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It is IEP (Individual Education Plan,) season in our house. Random Guy is due for his 3 year evaluation and SensiGirl will have her annual IEP and 3 year evaluation in a month or so.
What is there to know about an IEP? Firstly it is a legal document, it is the school's obligation to follow what the IEP says and provide the resources to accomplish the goals contained in it. It is an assessment of your child's progress, measurable goals and clear plans of how to achieve them. This is more than a report card, it is documentation of what goals were measured and progress of your child on those goals. Sometimes you IEP will include a behavior intervention plan. It is also a list of all the providers of services to your child: teachers, therapist, case worker, etc.
Make sure before going to an IEP meeting that you have the draft of the IEP being discussed at the meeting. Make sure you see all the changes in print before you sign it. This is for you and your child's benefit as well as the schools. If it is not written as you agreed to then you can call another IEP meeting for changes and adjustments. They really don't want to have another meeting, so remind them of that if they put the pressure on you to sign at the meeting. Usually if there are changes the case worker will make the changes and give me a copy to read in the next day or so, then I will sign.
Watch out for unfamiliar jargon, if you don't understand an acronym or phrase, ask for clarification. I think that educators sometimes forget how many acronyms and buzz words they use. Know what you want to ask for ahead of time. This is why it is important to get a copy of the document ahead of time. If you want some accommodations for testing, find a way for them to do that for your child. If you think your child needs extended school year (ESY) address this subject before the meeting to lay the groundwork, and then bring it up at the meeting.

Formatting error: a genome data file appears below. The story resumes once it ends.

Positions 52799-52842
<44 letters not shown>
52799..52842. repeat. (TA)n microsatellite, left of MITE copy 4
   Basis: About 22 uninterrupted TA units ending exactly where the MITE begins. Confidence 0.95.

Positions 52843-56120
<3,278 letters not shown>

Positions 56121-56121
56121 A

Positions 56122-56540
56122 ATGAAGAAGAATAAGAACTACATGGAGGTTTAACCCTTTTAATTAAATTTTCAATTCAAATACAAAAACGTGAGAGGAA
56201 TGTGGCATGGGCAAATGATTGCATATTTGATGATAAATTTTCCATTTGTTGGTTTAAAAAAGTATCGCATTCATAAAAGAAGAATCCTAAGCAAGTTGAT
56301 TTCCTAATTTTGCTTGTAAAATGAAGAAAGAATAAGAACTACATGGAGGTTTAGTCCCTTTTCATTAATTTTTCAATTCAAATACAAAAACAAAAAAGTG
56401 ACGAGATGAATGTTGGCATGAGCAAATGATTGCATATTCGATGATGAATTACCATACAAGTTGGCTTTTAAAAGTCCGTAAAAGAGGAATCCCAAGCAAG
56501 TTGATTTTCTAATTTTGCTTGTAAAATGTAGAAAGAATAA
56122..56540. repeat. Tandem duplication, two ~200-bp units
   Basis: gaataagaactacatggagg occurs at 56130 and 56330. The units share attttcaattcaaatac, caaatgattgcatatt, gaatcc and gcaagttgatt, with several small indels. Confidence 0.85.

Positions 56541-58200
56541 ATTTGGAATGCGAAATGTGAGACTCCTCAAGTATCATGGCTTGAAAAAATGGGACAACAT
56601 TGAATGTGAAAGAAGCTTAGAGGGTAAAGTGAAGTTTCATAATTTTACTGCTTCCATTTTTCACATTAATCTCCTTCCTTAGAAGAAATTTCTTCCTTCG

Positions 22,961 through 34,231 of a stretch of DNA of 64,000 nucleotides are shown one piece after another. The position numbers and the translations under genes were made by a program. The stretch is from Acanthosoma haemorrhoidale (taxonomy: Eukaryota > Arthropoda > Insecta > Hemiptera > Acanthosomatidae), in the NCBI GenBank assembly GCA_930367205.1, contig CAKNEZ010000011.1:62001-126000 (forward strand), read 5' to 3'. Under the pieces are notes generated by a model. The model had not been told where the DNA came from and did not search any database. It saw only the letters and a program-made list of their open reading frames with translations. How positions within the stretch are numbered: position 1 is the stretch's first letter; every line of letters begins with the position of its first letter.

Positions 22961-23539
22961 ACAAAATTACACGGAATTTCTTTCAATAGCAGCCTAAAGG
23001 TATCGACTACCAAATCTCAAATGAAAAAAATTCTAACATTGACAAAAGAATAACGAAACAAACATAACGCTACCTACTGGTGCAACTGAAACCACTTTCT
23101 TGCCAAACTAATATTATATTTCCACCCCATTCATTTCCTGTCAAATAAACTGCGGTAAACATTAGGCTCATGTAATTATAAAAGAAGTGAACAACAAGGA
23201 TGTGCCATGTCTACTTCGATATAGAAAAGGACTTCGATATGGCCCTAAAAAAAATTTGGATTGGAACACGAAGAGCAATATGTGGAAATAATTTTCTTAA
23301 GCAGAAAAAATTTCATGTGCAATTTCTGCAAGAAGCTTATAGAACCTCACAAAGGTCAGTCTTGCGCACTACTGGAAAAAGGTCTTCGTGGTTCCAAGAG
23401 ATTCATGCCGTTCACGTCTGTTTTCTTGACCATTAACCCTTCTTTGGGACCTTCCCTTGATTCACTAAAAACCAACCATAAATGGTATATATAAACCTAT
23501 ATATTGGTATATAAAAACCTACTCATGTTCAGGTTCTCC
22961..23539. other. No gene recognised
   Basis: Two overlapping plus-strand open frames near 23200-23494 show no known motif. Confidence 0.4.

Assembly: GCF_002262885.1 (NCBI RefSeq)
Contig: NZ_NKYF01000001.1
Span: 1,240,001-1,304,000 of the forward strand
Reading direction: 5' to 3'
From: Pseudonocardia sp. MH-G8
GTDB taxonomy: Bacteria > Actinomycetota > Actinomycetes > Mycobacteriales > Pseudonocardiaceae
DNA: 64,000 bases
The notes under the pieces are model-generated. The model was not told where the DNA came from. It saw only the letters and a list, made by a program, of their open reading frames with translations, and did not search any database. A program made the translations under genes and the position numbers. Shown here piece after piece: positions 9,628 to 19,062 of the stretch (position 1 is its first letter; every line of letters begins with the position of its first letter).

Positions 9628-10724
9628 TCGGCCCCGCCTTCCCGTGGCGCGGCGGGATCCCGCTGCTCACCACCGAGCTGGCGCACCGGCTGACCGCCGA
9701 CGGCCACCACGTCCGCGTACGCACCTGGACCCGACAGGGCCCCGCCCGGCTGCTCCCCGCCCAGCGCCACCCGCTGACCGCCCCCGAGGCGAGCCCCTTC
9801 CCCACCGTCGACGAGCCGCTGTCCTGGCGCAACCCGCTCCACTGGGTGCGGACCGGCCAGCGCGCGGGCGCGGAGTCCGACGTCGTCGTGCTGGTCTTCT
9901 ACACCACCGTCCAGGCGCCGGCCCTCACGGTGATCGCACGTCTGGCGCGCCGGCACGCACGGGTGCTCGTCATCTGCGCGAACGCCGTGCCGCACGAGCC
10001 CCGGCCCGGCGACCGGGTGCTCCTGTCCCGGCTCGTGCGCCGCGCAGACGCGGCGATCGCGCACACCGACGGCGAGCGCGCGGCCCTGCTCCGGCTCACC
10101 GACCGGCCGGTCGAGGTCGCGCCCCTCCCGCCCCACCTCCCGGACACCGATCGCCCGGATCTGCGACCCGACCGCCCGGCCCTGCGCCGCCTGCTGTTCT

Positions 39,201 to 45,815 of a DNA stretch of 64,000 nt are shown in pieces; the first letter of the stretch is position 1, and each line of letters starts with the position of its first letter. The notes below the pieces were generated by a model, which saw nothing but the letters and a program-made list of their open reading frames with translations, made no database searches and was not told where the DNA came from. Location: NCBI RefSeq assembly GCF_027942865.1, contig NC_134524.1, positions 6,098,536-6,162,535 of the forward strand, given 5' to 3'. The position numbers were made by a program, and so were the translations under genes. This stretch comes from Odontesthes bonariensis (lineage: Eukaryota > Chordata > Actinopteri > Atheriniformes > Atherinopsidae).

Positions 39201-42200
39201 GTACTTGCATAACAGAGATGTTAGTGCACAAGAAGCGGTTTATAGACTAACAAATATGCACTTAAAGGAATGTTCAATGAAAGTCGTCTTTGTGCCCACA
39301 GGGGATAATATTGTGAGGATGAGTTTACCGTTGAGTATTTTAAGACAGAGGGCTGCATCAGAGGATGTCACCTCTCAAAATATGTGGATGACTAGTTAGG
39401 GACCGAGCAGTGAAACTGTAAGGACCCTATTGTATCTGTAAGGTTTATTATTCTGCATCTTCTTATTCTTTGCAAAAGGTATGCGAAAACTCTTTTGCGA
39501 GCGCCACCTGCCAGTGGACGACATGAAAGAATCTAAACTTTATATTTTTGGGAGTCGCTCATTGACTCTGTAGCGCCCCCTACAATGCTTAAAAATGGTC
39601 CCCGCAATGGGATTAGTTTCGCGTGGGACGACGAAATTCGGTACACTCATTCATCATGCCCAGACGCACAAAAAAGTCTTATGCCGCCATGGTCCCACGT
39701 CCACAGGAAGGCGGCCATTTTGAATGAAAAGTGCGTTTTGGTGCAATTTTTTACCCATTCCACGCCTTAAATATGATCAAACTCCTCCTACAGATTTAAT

An IEP is based on need, not availability of services. It is also an agreement for the use of resources to help educate your child. This will be expressed in frequency and amount of time for the support needed.
An IEP meeting doesn't have to be adversarial, but make sure that if your child has needs that the school should be providing support for, that it is written in the IEP document. If it isn't written in the IEP the school and staff don't have a directive as to what to do for that need. Everyone at the IEP meeting has a purpose for being there. They are there to give information, to monitor progress and to make sure protocol is being followed. The whole point of an IEP is to find a way for your child to get an education and succeed at school. Communicate your child's needs and expect the best from everyone on the team and more than likely you will get what you are striving for.
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resources : http://www.wrightslaw.com/info/iep.draft.howey.htm
t shirt available at : http://www.zazzle.com/iep+gifts